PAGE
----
• Thattarathody Rajesh and R. Nandini Devi , Role of Oxygen Vacancies in Water Gas Shift Reaction: Activity Study on BaCe0.98–xYxPt0.02O3?? Perovskites, The Journal Of Physical Chemistry C., 118, 20867 - 20874 (2014), DOI:10.1021/jp503922x.
  • Thattarathody Rajesh And R. Nandini Devi, Resistance to Ionic Pt Insertion in Oxygen Excess LaMnO3 Perovskite Lattices and Its Effect in Water Gas Shift Reaction, Journal of Molecular Catalysis A: Chemical., 395, 534 - 542 (2014), DOI:10.1016/j.molcata.2014.08.042.
    Pt doped and impregnated LaMnO3 perovskites are synthesized at different temperatures and Pt and Mn states are compared in an attempt to get insight into extent of lattice incorporation of Pt in perovskite. Various characterization studies indicate that oxygen excess system like LaMnO3 presents substantial resistance to B site doping with Pt. This behavior is different from other oxygen deficient perovskites like LaCoO3 and LaFeO3 in which lattice incorporation stabilizes the active species against sintering. Water gas shift reaction was used as a probe reaction to understand the effect of this difference in the activity. In case of LaMnO3, failure in lattice substitution leads to sintering and deactivation at high synthesis temperatures (?700 °C) in both impregnated and doped samples. In doped samples, however, a strong interaction of Pt species with a persistent amorphous phase prevents sintering at lower synthesis temperature thereby enhancing the activity when compared to impregnated sample. The study reveals a possible mechanism in which only Pt(0) species is active with perovskite playing a minimal role in this system due to the resistance to lattice incorporation.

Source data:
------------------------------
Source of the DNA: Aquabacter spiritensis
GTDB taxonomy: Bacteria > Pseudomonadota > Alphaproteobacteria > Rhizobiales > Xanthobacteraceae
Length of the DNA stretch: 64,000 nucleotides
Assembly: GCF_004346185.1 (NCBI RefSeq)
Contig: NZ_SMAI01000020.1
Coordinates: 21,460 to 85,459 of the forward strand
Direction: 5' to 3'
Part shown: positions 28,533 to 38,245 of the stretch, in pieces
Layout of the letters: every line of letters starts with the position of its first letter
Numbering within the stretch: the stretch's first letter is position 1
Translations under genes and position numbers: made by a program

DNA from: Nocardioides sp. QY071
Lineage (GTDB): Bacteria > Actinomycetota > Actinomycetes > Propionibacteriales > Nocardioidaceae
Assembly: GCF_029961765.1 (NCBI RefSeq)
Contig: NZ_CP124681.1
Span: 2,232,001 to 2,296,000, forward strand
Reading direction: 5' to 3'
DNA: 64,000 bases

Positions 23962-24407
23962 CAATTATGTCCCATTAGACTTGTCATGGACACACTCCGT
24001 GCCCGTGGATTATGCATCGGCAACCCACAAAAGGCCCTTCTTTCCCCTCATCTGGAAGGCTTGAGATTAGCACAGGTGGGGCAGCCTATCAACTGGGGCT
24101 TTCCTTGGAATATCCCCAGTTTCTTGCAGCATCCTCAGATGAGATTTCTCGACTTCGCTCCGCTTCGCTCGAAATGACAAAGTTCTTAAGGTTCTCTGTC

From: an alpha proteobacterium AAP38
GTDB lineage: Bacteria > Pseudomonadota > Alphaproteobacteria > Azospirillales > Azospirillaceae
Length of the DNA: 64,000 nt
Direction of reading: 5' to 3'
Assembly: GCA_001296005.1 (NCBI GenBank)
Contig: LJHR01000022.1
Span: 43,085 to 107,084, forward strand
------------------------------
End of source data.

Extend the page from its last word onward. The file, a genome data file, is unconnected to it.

• Thattarathody Rajesh, Anuj Upadhyay, Anil K. Sinha, Sudip K. Deb And R. Nandini Devi, Effect of Pt incorporation in LaBO3 (B = Mn, Fe, Co) perovskites on Water Gas Shift activity, Journal of Molecular Catalysis A: Chemical., 395, 506 - 513 (2014), DOI:10.1016/j.molcata.2014.09.015.
    Pt incorporated perovskites LaBO3 (B = Mn, Co, Fe) were synthesised and characterised to understand the charge state of Pt in these materials. At the temperature range used in this study, Pt could be stabilised in ionic form in Co and Fe perovskites but not in LaMnO3. Consequent to incorporation of Pt in +2 and +4 oxidation states, reduction in B site ion charge state occurred, enhancing oxygen vacancies. Pt doped Co and Fe perovskites showed high activity for CO conversion under water gas shift conditions but the activity characteristics were found to be different for the two catalysts; LaCo1?xPtxO3?? showed methanation whereas the Fe counterpart was active in water gas shift reaction. It was also observed that methanation could be decreased and water gas shift enhanced in case of Pt doped Co perovskite when compared to Pt impregnated perovskite or mixed oxides.
  • Sourik Mondal, Anupam Samanta, Basab B. Dhar And R. Nandini Devi, Encapsulation of ultra small metal clusters in silica: Evolution of the concept of nanoreactors and the case of Ag–Pd@SiO2 alloy catalyst, Catalysis Today., , (2014), DOI:10.1016/j.cattod.2014.11.006.